SUNFLOWER SWEARWORD SWEAT
I remember well when I was still a primary school kid, for a brief moment I thought there must be something not quite right with my dad. I saw a book that years later I understood to be Michel Foucault’s The History of Sexuality on the bookshelf. At the time what had me fixated is that it mentioned sex on its cover. My puerile imagination, already littered with greatest hits of collective consciousness passed down the years through the educational system along with the school canteen smell of old sunflower oil, sauerkraut, beetroot and chlorine cleaning agent, made me very agitated. The word ‘sexuality’ had to do with something worrisome and possibly very wrong. For a short while I believed that I’d stumbled upon a big secret that I had to hold on to myself. ‘My dad’s gay and I am the only one to realize this’, ‘But this doesn’t make any sense’, ‘How can this be?’ circling round in my head for a few days.
Pretty soon, I forgot all about it with the fading thought that there must be a discrepancy, that I was not getting something. I never came back to this completely isolated incident that occurred as a sudden, inexplicable short-circuit of neural pathways, just a silly little thing. Now looking back at it, it was a set of language rules enacting itself, well knit together through years of collectively learned sublimation and shame.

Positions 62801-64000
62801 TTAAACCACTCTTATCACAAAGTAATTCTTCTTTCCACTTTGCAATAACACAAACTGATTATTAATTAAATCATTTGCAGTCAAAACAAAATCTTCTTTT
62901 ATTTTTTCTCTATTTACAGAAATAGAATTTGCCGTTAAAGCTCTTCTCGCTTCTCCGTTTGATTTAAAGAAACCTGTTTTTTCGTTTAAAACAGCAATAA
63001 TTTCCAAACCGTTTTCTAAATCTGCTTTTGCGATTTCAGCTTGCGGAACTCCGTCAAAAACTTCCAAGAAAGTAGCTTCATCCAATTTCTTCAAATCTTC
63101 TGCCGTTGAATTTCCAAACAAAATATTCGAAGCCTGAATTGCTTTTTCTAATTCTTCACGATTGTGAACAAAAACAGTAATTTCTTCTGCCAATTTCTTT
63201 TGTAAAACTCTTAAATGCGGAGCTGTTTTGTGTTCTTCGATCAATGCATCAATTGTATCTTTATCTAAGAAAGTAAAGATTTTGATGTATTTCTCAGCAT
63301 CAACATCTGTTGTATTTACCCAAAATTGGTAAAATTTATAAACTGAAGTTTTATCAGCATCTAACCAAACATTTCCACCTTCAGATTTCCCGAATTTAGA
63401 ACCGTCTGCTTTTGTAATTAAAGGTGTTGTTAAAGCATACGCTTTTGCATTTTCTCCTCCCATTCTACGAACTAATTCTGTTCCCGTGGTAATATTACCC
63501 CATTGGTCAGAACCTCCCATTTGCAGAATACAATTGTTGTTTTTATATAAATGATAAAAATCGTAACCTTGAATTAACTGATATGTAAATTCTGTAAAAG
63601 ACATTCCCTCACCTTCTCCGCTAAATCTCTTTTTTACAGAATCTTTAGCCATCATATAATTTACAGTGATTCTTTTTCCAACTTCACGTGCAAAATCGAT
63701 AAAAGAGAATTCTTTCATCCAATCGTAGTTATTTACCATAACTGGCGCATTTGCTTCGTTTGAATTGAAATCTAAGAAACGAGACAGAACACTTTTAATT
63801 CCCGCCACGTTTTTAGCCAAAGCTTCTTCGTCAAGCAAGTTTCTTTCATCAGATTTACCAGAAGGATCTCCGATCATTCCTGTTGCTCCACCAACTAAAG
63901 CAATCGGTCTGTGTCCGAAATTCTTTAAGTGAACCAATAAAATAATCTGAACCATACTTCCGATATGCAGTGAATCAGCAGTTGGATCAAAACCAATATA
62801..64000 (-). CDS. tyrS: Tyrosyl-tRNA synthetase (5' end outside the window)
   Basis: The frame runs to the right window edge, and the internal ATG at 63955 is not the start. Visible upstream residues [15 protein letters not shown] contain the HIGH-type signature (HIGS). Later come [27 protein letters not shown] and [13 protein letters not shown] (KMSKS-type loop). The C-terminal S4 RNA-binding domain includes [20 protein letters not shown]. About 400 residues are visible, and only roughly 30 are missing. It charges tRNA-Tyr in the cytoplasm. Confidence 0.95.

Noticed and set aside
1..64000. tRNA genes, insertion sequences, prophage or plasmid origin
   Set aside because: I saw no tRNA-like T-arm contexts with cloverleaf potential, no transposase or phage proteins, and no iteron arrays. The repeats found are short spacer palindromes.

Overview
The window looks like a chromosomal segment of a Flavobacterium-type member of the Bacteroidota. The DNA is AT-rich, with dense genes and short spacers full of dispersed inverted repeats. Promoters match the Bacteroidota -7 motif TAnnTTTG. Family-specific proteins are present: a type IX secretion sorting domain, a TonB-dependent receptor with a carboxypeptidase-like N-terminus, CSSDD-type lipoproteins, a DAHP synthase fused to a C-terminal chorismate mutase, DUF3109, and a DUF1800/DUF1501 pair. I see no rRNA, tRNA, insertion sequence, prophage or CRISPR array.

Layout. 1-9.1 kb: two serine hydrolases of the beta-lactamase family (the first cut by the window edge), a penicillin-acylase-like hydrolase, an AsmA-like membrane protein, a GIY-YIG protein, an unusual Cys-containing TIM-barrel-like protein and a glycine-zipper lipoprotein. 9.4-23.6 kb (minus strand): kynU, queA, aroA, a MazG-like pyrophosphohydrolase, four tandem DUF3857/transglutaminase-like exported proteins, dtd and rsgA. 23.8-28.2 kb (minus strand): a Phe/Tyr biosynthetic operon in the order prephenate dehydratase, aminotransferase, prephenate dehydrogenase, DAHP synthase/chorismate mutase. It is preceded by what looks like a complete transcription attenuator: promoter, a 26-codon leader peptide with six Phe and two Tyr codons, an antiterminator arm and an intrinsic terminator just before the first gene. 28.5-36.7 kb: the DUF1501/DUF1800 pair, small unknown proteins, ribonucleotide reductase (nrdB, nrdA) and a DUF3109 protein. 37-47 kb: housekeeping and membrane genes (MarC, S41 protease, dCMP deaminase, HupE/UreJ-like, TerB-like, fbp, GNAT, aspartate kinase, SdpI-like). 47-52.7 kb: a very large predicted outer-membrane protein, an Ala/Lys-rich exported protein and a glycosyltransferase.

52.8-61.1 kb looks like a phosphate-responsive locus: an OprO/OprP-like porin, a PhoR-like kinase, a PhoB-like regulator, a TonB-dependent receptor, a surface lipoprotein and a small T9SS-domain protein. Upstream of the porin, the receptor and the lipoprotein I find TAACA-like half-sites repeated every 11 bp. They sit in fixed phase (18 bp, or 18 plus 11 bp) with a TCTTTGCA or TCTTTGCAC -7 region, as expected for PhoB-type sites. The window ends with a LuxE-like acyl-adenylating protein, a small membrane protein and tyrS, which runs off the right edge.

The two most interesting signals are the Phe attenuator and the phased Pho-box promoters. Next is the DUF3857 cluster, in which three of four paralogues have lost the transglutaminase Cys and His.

Through the ubiquitous jargon of late nineties/early 2000s Vilnius school break, which I am sure did not differ much from that of the sixties or eighties, ten-year-olds would quickly learn that weird is also queer, therefore, ‘wrong’. And it was dealt like cards are dealt: you don’t question a bad card if everyone’s getting one once in a while. Swears such as gaidys (En. rooster, cock) coming from the Soviet prison slang, meaning the lowest caste in the inmate hierarchy – a weak, ‘womanly’ person to be constantly abused physically and mentally – could be heard every day and put into habitual circulation. Another one was pydaras from Russian pydar, which is in turn from Ancient Greek paiderastes – the lover of boys. By around age eleven to twelve, for schoolboys, these would become the ‘go to’ words when you found someone odd or you just did not like them much.
An embarrassing thought, a slip, a spill carves Vilnius open, its suppressed sexuality, squelched queerness and otherness.